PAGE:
Advantages of SLR in today's world

Started Nov 15, 2012 | Discussions thread
Truman Prevatt
Veteran MemberPosts: 3,851Gear list
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Re: I agree, wholeheartedly...
In reply to shigzeo, Nov 17, 2012

Of course automation comes with a price.  Automation means more electronics which means motors, more sensors, more electronics to process the output of the AF sensors, the metering sensors, communicate with the lenses and drive the motors that focus and control aperture.

In the days of the FM/FE most of this was mechanical.  All this requires electrons - and storage of electrons is heavy and bulky.  Of course in the age of digital sensors, a significant number of milliamp hours is required just for the sensor.  However, the change in the ergonomics started to change long before the digital sensors were introduced.  I still use a Nikon F2 I got in '75.  It is built like a tank and is a real workhorse.  It really does everything I want and it is so tough I could use it as a weapon if I wanted to - whack a mugger over the head with the F2 than take a picker of him on the ground holding his pumpkin head.  It supports not only multiple focusing screens, but also multiple viewfinders that are easy to change.

I also have an FM but prefer the balance and flexibility of the F2,  Most of what I do now is medium and large format film.  I tried the D200 and decided that I would wait before I looked again to replacing my film cameras with digital.  I am intrigued with the D800E simply because I prefer not to have an AA filter.  However, given the current ergonomics of the DSLR's I am waiting to see some reviews on the new Leica M.  Yes it is more expensive.  However, the ergonomics of the Leica is much more to my liking than the current heavy and large DSLR's.  Given all the issues (left AF for example) we have seen with the latest crops of DSLR's both from Canon and Nikon, I also have to wonder about the build quality of these cameras along with the QC.  Three thousand and having to deal with autofocus issues, small veiwfinder and poor focusing screens for manual focus, oil on the sensor, the weight, etc. the extra money for a Leica M might be worth it in the long run especially since I don't tend to trade in cameras very often.

I am sure that for some - probably even a large majority - all the bells and whistles and features on the new DSLR's are important.  However, for what I do 99% of the time, they are not needed and their inclusion has resulted in a camera whose ergonomics is not all that compatible with how I work and what I like to do.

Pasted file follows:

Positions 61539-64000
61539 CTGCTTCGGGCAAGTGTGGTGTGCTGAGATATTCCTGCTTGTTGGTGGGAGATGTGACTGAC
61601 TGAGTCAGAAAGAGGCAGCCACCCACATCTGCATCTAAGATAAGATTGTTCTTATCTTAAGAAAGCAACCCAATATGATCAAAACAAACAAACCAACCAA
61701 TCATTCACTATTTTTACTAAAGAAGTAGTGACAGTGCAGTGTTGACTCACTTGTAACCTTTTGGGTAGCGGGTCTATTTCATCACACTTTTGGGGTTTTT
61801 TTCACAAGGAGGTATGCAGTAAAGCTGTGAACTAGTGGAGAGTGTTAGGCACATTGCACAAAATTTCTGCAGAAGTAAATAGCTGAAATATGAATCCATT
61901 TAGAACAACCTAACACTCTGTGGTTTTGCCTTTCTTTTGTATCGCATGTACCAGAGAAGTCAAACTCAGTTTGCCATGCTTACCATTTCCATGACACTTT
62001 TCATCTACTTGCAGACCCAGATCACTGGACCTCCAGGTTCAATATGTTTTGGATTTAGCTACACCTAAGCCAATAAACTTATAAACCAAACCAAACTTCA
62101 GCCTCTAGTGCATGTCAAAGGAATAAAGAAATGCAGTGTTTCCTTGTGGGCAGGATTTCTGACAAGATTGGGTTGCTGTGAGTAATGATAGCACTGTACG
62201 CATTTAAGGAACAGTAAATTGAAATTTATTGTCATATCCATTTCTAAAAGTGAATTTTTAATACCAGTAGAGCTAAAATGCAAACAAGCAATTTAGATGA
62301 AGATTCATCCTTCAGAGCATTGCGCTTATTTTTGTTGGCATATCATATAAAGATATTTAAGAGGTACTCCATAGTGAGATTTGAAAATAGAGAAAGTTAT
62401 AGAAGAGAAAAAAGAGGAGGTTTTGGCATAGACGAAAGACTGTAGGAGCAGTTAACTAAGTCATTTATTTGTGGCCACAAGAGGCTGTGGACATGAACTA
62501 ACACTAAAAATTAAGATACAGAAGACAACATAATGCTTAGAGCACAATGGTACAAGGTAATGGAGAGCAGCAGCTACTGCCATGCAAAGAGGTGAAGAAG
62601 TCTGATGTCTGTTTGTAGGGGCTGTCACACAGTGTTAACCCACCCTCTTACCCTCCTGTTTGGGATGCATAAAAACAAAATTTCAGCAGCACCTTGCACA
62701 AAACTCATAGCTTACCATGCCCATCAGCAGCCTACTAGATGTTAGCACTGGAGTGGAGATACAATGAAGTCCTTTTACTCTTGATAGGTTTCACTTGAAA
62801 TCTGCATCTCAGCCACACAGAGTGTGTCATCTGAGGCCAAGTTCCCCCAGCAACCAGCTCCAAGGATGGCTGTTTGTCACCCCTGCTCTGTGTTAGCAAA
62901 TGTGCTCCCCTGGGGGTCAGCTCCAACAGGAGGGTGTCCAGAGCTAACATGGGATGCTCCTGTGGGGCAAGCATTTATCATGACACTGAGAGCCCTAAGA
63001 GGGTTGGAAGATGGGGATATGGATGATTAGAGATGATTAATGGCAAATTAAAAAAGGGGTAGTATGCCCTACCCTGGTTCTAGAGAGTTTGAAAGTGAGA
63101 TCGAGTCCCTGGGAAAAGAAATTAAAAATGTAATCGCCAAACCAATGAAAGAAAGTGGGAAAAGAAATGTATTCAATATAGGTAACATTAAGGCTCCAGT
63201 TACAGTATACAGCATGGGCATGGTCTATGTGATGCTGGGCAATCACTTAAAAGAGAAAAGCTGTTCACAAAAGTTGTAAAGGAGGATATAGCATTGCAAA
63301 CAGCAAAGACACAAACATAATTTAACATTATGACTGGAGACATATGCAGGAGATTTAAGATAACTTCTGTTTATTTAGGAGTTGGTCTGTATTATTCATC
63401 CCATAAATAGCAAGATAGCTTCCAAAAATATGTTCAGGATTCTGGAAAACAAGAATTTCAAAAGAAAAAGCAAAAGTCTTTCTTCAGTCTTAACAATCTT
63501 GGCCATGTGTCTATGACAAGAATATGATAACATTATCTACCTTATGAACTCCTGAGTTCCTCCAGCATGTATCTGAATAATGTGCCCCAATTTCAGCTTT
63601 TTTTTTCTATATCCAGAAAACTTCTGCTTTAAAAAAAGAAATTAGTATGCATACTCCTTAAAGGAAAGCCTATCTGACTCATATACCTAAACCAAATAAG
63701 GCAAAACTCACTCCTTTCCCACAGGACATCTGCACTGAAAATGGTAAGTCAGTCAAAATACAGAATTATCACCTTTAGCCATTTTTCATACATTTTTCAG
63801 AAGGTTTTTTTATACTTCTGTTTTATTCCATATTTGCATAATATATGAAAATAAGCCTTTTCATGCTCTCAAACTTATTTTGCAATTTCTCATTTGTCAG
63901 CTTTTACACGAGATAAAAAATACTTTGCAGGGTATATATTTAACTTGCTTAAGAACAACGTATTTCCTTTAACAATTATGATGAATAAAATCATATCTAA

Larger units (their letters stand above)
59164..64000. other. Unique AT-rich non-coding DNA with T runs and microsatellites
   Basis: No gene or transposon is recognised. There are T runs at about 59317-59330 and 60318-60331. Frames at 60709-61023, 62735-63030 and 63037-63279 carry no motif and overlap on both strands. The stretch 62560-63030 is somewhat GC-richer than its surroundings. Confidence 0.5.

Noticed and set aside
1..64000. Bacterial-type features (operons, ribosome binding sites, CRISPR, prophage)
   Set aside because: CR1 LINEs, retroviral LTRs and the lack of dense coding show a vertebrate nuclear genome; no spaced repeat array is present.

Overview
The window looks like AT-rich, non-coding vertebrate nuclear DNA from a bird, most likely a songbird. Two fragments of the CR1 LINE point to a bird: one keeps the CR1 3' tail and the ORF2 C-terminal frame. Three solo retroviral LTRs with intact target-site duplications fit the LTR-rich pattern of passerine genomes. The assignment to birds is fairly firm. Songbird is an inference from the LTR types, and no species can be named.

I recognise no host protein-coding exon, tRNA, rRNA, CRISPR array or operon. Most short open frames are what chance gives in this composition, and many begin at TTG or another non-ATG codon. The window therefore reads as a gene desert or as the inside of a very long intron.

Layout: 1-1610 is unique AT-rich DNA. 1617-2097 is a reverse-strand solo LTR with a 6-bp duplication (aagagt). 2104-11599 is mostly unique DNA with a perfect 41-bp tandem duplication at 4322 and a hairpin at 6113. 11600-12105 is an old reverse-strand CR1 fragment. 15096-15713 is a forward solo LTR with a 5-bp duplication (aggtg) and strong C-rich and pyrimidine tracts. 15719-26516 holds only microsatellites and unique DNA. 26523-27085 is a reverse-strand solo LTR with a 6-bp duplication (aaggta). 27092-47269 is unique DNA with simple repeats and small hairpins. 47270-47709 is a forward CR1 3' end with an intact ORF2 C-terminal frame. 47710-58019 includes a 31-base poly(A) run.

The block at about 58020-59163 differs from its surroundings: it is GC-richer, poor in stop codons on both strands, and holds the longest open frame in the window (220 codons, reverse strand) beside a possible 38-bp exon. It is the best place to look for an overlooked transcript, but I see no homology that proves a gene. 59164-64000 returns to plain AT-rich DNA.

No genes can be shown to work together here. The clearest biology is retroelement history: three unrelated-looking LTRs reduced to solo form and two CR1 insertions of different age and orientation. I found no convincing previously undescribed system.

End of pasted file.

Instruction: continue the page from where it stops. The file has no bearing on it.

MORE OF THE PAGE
As I said, it comes down to HOW you use it. Today's SLRs are much larger than yesterdays are. For Manual lenses, they are worse in every way: smaller viewfinder, finger wrap grips, heavier, bulkier, and more buttons to accidentally push.

Automation is fine, but there is NO camera for people in the F camp who just want a simple camera with a large viewfinder and no profusion of unnecessary buttons. Today, you can miss shots and yesterday you could miss shots. The difference is that you can delete what you don't need now. Had the same technology: great viewfinders, small cameras, small lenses been applied directly to the digital scene, mirrorless probably wouldn't be as strong a contingent as it is now.

But, cameras got larger, and lots of (especially males) thought that the bigger the camera, the better. It reminds me of something else, really. I was in that camp when first I got my digital. I wanted it to feel solid, strong, sure, and I was sure the camera was ergonomic. I think it is - for autotofocus lenses with auto everything. Having full automation, I agree that today's cameras are MORE ergonomic than yesterday's cameras. I'd not want to use and FE style body with a large automatic everything zoom - there's nothing to hold on to.

But again, I'm not arguing that point. I'm arguing for users of older, smaller lenses, that only manual focus because there is NO autofocus on their lenses, users who would have loved an FE style camera to exist with today's sensor technology.

We are a small contingent, but vocal. I'm sorry for that. You can enjoy your style of photography and me, mine. I wish that we could happily use different cameras, but... there simply is no digital camera for a user like me. Not from Nikon or any SLR manufacturer anyway.

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Truman
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